Yup…as beefy as my machine is, I do also sometimes run low on memory on my host machine. It probably doesn’t help that I have a zillion tabs open in Chrome and Safari. Plus, let’s face it: HashiQube + 21 jobs in Nomad can be a bit memory intensive. I’ve made a few tweaks to the memory settings in HashiQube and Docker to try to minimize memory issues, but in case the Memory Monster gets you, I suggest closing browsers and other apps, and re-opening them to free up some memory. And if this does happen to you, please let me know!

A Work in Progress

Please bear in mind that this project is a work in progress. If you have any suggestions for improvement, or would like to collaborate further on the Nomad jobspecs, please hit me up!

Final Thoughts

Well, there you have it, folks! You now have an example of how to deploy OpenTelemetry Demo App (a multi-micro-service app running OpenTelemetry) to HashiCorp Nomad. Let’s recap some of the highlights:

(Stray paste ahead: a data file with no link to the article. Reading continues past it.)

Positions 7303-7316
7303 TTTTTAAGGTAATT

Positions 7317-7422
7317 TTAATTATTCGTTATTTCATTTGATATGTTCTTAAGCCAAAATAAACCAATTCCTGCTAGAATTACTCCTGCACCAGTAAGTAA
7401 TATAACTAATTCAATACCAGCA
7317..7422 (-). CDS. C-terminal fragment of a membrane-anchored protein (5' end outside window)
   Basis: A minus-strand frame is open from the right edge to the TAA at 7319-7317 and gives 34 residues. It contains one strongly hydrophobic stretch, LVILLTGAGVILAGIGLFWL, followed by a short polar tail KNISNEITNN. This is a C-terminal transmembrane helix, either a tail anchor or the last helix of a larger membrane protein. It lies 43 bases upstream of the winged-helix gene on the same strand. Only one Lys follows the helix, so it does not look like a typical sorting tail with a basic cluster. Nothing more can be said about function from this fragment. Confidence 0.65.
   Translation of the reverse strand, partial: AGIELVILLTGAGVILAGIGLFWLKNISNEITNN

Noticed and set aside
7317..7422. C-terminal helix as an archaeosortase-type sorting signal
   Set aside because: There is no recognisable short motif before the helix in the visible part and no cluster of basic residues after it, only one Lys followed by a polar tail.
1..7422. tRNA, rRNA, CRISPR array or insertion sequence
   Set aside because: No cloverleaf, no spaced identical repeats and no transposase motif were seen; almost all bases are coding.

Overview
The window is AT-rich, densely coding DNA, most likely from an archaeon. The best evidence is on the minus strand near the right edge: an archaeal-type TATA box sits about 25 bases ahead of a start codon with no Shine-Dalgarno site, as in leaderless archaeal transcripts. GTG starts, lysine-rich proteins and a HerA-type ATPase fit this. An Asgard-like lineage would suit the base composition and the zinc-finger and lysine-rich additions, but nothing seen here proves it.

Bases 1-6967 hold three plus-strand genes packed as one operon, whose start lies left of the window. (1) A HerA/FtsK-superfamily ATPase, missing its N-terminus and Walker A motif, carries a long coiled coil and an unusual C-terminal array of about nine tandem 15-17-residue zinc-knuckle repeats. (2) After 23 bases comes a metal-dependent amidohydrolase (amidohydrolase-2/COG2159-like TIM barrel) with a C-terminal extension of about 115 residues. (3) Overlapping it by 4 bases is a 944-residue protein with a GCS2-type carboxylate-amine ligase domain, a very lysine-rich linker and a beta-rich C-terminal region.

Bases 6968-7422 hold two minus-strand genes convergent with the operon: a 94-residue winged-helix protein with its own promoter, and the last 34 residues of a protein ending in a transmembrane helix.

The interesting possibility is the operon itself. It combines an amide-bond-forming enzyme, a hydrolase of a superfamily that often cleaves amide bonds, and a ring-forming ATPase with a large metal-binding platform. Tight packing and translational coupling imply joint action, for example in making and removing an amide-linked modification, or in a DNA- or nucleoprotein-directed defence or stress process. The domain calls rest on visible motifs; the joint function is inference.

Before I wrap this up, I do want to give a HUGE shoutout to Luiz Aoqui of HashiCorp, who helped me tweak my Nomad jobspecs, and to Riaan Nolan, for his continued work on HashiQube.

ASIDE: Both Luiz and Riaan were my guests on the On-Call Me Maybe Podcast!

I will now leave you with a picture of Phoebe the rat, peering out of a pink basket. Doesn’t she look cute? 🥰

Light brown rat peering out of a pink wicker basket
Phoebe the rat peering out of a pink wicker basket. Photo by Adri Villela.

Peace, love, and code. 🦄 🌈 💫

For more blog posts on HashiQube, check out my reading list below!

HashiQube

10 stories
The nomad logo on a dark Tucows blue background

Got questions about Observability and/or OpenTelemetry? Want to collaborate more on the OTel Demo App for Nomad? Talk to me! Feel free to connect through e-mail, or hit me up on Mastodon or LinkedIn. Hope to hear from y’all!

Originally published at https://opentelemetry.io

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Adriana Villela

DevRel | OTel End User SIG Maintainer | {CNCF,HashiCorp} Ambassador | Podcaster | 🚫BS | Speaker | Boulderer | Computering 20+ years | Opinions my own 🇧🇷🇨🇦